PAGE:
folk-rocker Richard Bicknell insists he wasn’t distracted during the four
years it took to record “Mayflower,” the follow-up to his 1994 solo debut,
“We took our time and did it right,” says the singer-songwriter based in Little Five Points. But he admits that after that length of time, “it’s difficult to know what you’re going to end up with."
says he spent the time honing original songs, poring over choices of songs to
cover, and rounding up guest artists including acclaimed folkies Eric Taylor,
Katy Moffatt and David Olney. Taylor
and Olney join Bicknell on Sunday at Smith’s Olde Bar to celebrate the release
of “Mayflower.” Taylor also
performs at Eddies Attic on Saturday.
four years were well spent. More ambitious and tuneful that the low-fi
“Sometimes Blue,” “Mayflower” juxtaposes Bicknell’s evocative
originals with swell versions of songs by Steve Forbert, Townes Van Zandt and
others. A spiritual quest theme links many of the tunes. Bicknell describes
“Jane Eyre’s Coat,” an early high point, as a “prayer for a l ong
journey” and the last track, “Mercy Train,” as “a prayer for little bit
lot of the music I’m attracted to is about how hard life is,” Bicknell says.
“But I think the songs are hopeful. Most of the, anyway.”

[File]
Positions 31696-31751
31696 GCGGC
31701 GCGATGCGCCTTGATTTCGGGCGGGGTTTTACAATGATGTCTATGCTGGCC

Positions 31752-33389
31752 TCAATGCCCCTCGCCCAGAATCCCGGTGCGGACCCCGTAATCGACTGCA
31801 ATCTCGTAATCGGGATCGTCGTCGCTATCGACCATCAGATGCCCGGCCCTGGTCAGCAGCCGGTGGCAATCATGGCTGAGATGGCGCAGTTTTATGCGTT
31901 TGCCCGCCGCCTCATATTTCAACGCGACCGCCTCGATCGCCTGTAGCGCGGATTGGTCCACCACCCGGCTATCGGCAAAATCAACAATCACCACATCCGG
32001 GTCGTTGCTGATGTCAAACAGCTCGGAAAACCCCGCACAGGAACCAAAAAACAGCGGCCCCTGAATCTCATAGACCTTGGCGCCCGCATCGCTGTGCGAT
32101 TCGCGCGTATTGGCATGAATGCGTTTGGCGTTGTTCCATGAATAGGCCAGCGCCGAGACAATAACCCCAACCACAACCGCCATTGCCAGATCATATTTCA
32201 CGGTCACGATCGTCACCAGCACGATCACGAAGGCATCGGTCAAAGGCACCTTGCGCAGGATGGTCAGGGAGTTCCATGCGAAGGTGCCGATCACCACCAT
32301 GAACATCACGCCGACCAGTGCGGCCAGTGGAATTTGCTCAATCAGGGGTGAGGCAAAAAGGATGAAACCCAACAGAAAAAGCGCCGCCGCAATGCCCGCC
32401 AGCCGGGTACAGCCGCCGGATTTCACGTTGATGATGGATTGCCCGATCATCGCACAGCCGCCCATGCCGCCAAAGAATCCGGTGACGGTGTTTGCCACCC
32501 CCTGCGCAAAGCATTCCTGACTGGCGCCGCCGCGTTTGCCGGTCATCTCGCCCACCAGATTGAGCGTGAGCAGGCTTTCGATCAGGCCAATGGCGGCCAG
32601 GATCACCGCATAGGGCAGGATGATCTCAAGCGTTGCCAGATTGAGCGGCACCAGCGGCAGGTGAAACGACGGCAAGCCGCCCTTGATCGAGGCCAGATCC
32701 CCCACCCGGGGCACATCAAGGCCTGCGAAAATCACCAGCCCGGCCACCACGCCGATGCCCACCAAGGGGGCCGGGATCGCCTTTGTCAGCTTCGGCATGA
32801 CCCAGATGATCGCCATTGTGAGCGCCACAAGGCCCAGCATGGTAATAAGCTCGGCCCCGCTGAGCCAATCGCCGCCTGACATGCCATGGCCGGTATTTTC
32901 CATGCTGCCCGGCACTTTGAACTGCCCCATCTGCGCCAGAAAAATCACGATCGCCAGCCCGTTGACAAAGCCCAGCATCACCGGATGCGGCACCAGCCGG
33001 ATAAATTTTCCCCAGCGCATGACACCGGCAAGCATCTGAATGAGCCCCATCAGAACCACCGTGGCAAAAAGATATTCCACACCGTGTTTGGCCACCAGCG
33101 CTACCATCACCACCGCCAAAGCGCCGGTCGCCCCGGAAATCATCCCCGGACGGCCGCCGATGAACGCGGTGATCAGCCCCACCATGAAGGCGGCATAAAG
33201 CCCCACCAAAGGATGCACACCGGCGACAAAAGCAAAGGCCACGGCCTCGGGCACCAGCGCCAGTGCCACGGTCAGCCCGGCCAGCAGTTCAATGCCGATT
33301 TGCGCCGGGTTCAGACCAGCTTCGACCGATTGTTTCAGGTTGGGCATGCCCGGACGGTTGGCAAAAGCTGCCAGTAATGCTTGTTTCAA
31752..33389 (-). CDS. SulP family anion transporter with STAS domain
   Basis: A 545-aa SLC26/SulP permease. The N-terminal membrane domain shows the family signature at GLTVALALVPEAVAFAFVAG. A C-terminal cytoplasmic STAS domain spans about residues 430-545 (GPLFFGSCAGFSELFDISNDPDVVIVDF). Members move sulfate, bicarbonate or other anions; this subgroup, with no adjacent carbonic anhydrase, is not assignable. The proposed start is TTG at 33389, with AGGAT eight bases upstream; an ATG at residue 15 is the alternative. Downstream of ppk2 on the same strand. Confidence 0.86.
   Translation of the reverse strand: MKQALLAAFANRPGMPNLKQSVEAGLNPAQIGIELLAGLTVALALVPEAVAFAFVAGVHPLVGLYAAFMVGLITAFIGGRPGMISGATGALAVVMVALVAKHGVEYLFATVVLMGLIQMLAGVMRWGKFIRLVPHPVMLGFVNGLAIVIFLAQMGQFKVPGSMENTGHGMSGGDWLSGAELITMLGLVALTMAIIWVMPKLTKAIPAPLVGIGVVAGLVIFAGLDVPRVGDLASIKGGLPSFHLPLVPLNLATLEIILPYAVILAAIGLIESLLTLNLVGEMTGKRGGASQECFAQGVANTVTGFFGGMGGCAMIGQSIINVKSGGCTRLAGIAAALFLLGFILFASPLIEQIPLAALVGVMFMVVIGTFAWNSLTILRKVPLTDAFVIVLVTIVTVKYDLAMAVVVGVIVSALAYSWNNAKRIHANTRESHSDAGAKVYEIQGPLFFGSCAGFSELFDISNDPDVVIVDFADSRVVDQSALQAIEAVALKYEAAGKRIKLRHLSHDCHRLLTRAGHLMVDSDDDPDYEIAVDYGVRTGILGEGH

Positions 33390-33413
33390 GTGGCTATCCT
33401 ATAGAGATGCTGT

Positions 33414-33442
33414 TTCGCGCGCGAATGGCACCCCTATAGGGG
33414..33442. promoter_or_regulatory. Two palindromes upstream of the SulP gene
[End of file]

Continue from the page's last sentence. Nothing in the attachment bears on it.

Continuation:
This is the first page dedicated to Richard Bicknell
years in the making, this second solo project from Atlanta singer-songwriter
Richard Bicknell was well worth the wait. “Mayflower” finds Bicknell, the
former frontman of the Lost Angels, in a wildly adventurous mood. He chooses his
material wisely, combining his beautifully crafted roots-rock originals with
covers of songs by musical heroes: Robin and Linda Williams, David Olney, Eric
Taylor and others. The bonus? Olney and the others popped by the studio to lend
their talents to the project. Through it all, Bicknell’s mournful vocals
anchor everything with their rich, emotional rawness. Highlights include the
reflective “Barrymore Remembers” and the gorgeous “Secret Remains.”
voice of wide-open American spaces.
in the business of making music is Richard Bicknell, whose latest CD,
“Sometimes Blue” (Exocet Records), is out in stores after a year and a half
of hard work. I’m no music critic, in fact I’m not a critic at all. But
after a few hours of listening to Bicknell I can tell you what I think. With
just a hint of a twang, Bicknell sings about things that matter. Imagine taking
a ride in a big convertible in some wide-open place. I can just see the video.
And Bicknell is certainly heading in the right direction for that type of
professional success. The one cover song on the CD is Nanci Griffith’s
“Cradle of the Interstate,” so you get an idea of one of his influences.
don’t know which impresses me more, this guy’s deep powerful singing voice
or his insightful choice of material.
a voice that’s dark and expressive, this guy is enthralling whether he’s
singing about lost love, empty highways, harbor towns or Drew Barrymore’s
granpa – but especially the latter.